Music had already become highly commercialized, and the music industry was aware of the fact that you can sell a lot more singles with ballads than with standard up-tempo songs. Songwriting had mostly become a pure service by professional songwriters and producers, who would write their songs with the primary goal of making money and making it into the charts. In the 2000s, record studios moved from analogue 2” tape recorders to DAWs and digital recorders, and the lack of the so-called “tape saturation” further diminished sound warmth. Real instruments were replaced by virtual instruments, at the same time digital instruments (think of synths) were no longer performed, but programmed. Nowadays even real instruments are often no longer traditionally performed – you just record one or two bars, and then everything gets looped or copy-pasted, and sometimes even time-corrected.
Almost all vocals now are being run through Auto-Tune, effects are applied where feeling and emotions are missing. Instruments and arrangements have become boring and irrelevant elements mixed into the background, while all attention is focused on the vocal performance alone, a performance that’s flawless (thanks to computer aided correction), and sterile. If you read this, then you should understand how the evolution from insanely great slow songs to today’s crap was possible.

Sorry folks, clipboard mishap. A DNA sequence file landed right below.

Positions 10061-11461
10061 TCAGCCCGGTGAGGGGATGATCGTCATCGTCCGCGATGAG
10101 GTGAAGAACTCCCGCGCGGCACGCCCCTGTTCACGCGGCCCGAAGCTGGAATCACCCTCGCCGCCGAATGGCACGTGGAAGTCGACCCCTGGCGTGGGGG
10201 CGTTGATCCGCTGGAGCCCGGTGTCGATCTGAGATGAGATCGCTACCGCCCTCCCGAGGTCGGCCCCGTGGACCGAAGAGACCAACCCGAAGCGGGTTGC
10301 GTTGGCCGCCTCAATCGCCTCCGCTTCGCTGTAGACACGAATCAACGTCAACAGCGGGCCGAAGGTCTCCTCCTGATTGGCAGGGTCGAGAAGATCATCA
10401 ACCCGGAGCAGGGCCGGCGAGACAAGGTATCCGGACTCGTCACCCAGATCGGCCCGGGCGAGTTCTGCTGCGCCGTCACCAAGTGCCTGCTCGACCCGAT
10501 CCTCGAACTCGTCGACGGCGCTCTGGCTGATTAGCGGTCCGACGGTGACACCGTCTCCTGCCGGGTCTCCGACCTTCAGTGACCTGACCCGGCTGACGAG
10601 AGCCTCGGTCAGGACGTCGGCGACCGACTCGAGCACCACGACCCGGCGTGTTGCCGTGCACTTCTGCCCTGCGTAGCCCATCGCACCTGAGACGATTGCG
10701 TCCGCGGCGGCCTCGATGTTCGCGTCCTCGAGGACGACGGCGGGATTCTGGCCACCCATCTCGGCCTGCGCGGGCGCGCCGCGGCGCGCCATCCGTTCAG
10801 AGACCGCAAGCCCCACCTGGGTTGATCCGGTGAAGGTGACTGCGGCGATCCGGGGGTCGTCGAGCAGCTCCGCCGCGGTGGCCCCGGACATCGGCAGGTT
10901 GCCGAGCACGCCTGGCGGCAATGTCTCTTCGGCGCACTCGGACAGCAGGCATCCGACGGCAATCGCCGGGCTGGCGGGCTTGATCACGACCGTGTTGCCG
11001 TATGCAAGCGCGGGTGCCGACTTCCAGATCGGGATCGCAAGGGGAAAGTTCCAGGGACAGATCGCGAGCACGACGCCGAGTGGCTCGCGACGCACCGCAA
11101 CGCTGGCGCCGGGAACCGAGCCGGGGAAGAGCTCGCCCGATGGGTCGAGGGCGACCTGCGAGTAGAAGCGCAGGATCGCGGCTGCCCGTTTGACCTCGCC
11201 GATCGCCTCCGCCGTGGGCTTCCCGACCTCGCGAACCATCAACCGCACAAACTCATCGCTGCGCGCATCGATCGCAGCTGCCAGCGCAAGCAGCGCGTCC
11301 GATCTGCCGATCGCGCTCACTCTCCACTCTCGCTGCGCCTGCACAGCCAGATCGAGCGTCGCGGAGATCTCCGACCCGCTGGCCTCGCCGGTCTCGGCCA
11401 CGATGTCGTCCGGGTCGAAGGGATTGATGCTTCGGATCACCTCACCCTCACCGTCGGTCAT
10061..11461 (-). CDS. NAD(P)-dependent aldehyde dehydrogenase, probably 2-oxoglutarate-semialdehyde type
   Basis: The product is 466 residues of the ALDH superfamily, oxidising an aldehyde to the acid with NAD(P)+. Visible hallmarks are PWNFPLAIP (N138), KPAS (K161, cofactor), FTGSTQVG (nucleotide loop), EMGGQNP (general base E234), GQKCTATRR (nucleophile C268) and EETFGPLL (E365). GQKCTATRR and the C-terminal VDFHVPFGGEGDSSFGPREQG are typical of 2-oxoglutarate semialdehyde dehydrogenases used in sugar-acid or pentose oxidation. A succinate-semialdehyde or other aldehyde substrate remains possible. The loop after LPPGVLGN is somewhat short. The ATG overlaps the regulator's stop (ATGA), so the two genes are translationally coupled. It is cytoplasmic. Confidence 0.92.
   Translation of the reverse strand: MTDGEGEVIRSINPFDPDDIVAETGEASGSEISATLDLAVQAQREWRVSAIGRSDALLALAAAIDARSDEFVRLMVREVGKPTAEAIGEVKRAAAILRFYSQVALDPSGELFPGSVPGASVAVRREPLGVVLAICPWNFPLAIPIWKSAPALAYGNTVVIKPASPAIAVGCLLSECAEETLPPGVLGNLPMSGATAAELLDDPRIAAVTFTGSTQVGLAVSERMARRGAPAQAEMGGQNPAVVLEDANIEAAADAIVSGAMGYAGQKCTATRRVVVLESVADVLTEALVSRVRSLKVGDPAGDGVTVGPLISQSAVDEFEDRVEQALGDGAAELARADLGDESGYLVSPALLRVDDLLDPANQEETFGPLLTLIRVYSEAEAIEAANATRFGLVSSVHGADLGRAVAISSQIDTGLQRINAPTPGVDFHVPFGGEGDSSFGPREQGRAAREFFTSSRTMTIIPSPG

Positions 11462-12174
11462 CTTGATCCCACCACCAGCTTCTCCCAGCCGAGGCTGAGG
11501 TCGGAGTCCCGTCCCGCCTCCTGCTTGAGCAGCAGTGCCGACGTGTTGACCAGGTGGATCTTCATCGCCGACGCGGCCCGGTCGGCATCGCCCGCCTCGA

Today’s slow songs are purely commercial products that only serve one single purpose – they allow record companies, producers, and so-called artists to make some quick money.
So let’s try to create something better then!
The first thing you need to remember is that a slow song does not necessarily have to be a “ballad” or a “love song”.
There will also be songs that cannot be clearly classified to be slows or standard / up-tempo songs at all, they’re just something in-between. Songs like The Ronettes’ Be My Baby or Radiohead’s Creep for example cannot easily be classified as pure slow or up-tempo songs, so those categories don’t really have fixed borders. In the end this isn’t important at all, as those "song types" will just be labels you’ll use when writing your songs anyway. Here’s a list of some of the greatest slow songs of all times, and you’ll see that many of them aren’t ballads or love songs at all. This list will also give you an impression of how great slow songs of the past actually were: